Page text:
For all of the reasons above, the probability flow ODE paradigm has proven quite popular recently. Among other examples, it is used by Karras et al.^{16} as a basis for their work investigating various diffusion modelling design choices, and my colleagues and I recently used it for our work on diffusion language models^{17}. It has also been generalised and extended beyond diffusion processes, to enable learning a mapping between any pair of distributions, e.g. in the form of Flow Matching^{18}, Rectified Flows^{19} and Stochastic Interpolants^{20}.
Side note: another way to obtain a deterministic sampling process for diffusion models is given by DDIM^{21}, which is based on the deep latent variable model perspective.
Diffusion models are recurrent neural networks (RNNs)
Sampling from a diffusion model involves making repeated predictions with a neural network and using those predictions to update a canvas, which starts out filled with random noise. If we consider the full computational graph of this process, it starts to look a lot like a recurrent neural network (RNN). In RNNs, there is a hidden state which repeatedly gets updated by passing it through a recurrent cell, which consists of one or more nonlinear parameterised operations (e.g. the gating mechanisms of LSTMs^{22}). Here, the hidden state is the canvas, so it lives in the input space, and the cell is formed by the denoiser neural network that we’ve trained for our diffusion model.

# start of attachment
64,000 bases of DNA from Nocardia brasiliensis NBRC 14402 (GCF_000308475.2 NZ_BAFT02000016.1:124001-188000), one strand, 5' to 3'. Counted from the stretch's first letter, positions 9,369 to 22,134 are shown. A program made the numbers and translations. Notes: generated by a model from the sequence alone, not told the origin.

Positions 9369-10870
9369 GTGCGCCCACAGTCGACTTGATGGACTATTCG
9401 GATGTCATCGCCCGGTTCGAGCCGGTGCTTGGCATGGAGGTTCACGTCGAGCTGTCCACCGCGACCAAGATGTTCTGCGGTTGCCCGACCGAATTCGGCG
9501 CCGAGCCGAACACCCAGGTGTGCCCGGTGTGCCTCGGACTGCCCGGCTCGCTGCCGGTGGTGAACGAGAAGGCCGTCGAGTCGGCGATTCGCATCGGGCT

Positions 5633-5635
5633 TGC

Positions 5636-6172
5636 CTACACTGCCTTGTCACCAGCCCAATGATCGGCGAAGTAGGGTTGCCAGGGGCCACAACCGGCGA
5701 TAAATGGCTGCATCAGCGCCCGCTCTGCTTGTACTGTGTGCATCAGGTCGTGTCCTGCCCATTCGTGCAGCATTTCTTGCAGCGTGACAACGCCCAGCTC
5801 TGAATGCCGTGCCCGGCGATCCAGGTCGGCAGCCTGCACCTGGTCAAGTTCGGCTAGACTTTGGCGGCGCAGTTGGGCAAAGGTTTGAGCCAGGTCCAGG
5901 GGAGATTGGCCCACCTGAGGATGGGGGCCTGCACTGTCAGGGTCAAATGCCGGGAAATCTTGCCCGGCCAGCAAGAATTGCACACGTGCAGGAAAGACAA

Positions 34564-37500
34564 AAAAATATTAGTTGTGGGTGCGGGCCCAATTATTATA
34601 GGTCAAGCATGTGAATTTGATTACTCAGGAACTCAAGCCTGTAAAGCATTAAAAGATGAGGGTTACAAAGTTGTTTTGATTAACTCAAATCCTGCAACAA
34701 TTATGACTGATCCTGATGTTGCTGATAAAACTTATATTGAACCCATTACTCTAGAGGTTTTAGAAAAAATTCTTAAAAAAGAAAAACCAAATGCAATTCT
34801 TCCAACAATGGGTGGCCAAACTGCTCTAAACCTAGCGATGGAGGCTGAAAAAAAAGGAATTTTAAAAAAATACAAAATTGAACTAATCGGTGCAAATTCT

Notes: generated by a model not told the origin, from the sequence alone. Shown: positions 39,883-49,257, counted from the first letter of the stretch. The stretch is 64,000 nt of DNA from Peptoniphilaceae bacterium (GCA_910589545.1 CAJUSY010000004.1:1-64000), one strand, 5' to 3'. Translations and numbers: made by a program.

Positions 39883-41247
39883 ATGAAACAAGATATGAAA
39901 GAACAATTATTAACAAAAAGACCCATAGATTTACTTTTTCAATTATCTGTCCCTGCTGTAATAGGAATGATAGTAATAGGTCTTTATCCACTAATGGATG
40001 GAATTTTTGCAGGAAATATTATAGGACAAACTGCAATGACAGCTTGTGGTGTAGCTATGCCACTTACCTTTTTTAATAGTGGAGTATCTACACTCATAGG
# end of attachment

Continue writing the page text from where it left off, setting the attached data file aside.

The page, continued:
RNNs are usually trained with backpropagation through time (BPTT), with gradients propagated through the recurrence. The number of recurrent steps to backpropagate through is often limited to some maximum number to reduce the computational cost, which is referred to as truncated BPTT. Diffusion models are also trained by backpropagation, but only through one step at a time. In some sense, diffusion models present a way to train deep recurrent neural networks without backpropagating through the recurrence at all, yielding a much more scalable training procedure.
RNNs are usually deterministic, so this analogy makes the most sense for the deterministic process based on the probability flow ODE described in the previous section – though injecting noise into the hidden state of RNNs as a means of regularisation is not unheard of, so I think the analogy also works for the stochastic process.